SINGAPORE: About 33,100 job seekers have been placed into jobs, traineeships and training opportunities under the SGUnited Jobs and Skills Package as of end-August, said the Ministry of Manpower (MOM) on Wednesday (Oct 7).
This is an increase of 9,100 from the 24,000 job seekers placed as of end-July, the ministry added.
A total of 29,580 people were placed into jobs, an increase of 5,580 from end-July. Short-term jobs placements, or those with a duration of less than 12 months, fell from 58 per cent to 55 per cent.
“This was mainly due to the Government’s earlier focus in placing job seekers and affected workers into short-term public sector jobs to handle the surge in COVID-19 related operations,” said MOM in its latest jobs situation report.
Placements into long-term jobs have risen to 45 per cent, up from 42 per cent as of end-July.
Matching of longer-term jobs typically takes longer than shorter-term jobs, said MOM. For permanent positions, job seekers are more likely to “invest time in the search process” of around three to six months or longer, added the ministry.
“Employers also tend to take a longer time to fill permanent job positions, as they identify job seekers with the best fit with the jobs and their organisations,” said the report.
Describing the growth in the number of job placements filled as “very encouraging”, Minister for Manpower Josephine Teo said: “It is good progress. We’re not just making progress in terms of pulling together the opportunities, there's also very good progress in getting people placed. And I think being placed into jobs is something that is of high priority.”
She added: “That’s why we’re happy to see that if you look at the composition of the jobs that have been placed, the composition is now seeing a shift towards those that are longer-term in nature. So that’s the good news."
Similar to the situation at end-July, the top five sectors that most job seekers and workers were placed into were information and communications, food services, professional services, healthcare, and finance and insurance.
Of these, the food services sector placed the highest number of job seekers into long-term jobs, while the healthcare sector placed the most job seekers into short-term jobs, said the Manpower Ministry.
Within the healthcare sector, some job seekers have also taken on long-term jobs, such as nursing professionals and dental assistants.
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The information and communications industry placed the highest number of job seekers in training and traineeship opportunities, it added.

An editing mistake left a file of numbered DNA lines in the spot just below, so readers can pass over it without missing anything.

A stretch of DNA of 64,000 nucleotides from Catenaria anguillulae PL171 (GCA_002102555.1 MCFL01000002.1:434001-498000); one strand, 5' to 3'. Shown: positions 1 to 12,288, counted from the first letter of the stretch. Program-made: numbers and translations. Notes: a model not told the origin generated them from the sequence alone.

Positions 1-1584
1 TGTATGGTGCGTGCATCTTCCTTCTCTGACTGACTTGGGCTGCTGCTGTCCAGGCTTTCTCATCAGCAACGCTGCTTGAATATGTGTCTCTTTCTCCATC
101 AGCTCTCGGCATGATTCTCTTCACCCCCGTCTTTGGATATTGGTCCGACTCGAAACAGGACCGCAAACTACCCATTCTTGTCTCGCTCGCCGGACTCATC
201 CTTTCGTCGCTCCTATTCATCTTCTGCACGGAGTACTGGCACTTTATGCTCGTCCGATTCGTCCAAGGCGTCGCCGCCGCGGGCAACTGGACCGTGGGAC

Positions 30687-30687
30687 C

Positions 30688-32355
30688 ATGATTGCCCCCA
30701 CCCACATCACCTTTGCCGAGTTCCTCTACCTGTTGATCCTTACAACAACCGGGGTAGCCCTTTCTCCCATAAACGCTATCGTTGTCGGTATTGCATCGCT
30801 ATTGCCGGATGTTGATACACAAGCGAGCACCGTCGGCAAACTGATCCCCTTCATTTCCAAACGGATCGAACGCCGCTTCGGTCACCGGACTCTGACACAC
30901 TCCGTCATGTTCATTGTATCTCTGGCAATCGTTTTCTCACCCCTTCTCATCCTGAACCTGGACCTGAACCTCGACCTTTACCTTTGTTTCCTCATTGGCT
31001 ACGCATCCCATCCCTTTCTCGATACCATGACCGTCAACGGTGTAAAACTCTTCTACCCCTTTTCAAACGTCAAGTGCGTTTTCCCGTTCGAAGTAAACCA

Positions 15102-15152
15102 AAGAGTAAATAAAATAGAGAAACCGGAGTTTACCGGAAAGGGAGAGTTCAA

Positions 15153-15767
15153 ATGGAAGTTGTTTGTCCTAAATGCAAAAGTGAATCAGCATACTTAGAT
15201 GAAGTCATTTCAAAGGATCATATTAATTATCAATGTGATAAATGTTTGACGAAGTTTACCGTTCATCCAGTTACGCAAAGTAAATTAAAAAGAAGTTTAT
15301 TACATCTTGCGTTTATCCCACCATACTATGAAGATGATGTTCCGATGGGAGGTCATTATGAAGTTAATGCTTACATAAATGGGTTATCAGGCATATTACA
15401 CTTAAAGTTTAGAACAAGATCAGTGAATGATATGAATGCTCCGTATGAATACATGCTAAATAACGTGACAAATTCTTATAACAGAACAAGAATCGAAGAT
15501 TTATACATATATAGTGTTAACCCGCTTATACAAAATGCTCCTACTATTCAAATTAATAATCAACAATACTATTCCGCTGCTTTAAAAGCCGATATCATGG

With increased efforts to promote and encourage job seekers to take on company-hosted traineeships and attachments, as well as training opportunities, placements into these opportunities increased to 3,510 as at end-August, from the 1,170 as at end-July, said the report.
This could be attributed to lower barriers of entry for job seekers tapping on opportunities to enter sectors they previously lacked experience in, and job seekers being “increasingly keen” to pick up relevant skills to “better position themselves for the eventual economic recovery”, MOM added.
After the SGUnited Mid-career Pathways Programme was launched in August, companies offering traineeships and attachments also have “a wider pool of talent” to select from, the ministry added.
The Manpower Ministry noted that although the original National Jobs Council target of 100,000 jobs and skills opportunities has been exceeded, there is still “a significant number” of unfilled vacancies.
“According to ground feedback, there continue to be mismatches in expectations and skills,” added MOM.
Urging employers to “look beyond” candidates with backgrounds that are an exact match to the job, MOM said: “Instead, employers are more likely to be successful if they focus on candidates’ transferrable skills and tap Government funding support to bridge skills gaps.”
Job seekers may also be placed more quickly if they are “prepared to consider” less familiar roles or sectors, it added, advising job seekers to seek professional career guidance early.
“The focus now must be to try and get as many of those vacancies filled as possible. And what that means is that we will have to have a very strong emphasis on job matching,” said Mrs Teo, appealing to employers and job seekers to keep an open mind.
“When you are trying to fill your positions. It's much more likely that you're successful if you look beyond the candidates that have the exact job match,” she added. This is because where companies are “shedding” employers, similar companies in those sectors are less likely to be hiring at the same time.
“Therefore, it is much more likely that the employees that have been released into the job market, they have transferable skills, and they can pivot into new industries, new job roles," said the Manpower Minister.
"And if the employers can keep an open mind, find a way to take good advantage of the transferable skills, then they are much more likely to be able to fill the positions."
Job matching is “not straightforward”, noted Deputy Prime Minister Heng Swee Keat, who was also at Samwoh.
“But then if we persist in the effort, I think job seekers will be able to find something that they may like, and at the same time they also have a whole range of training programmes. Where training is needed, I think we can enhance that and there's a very good suite of programmes to help our people build new skills,” he said.
“But at the same time, of course, we will look into how we can improve the matching, and how the database system that we have can be better utilised for that purpose.”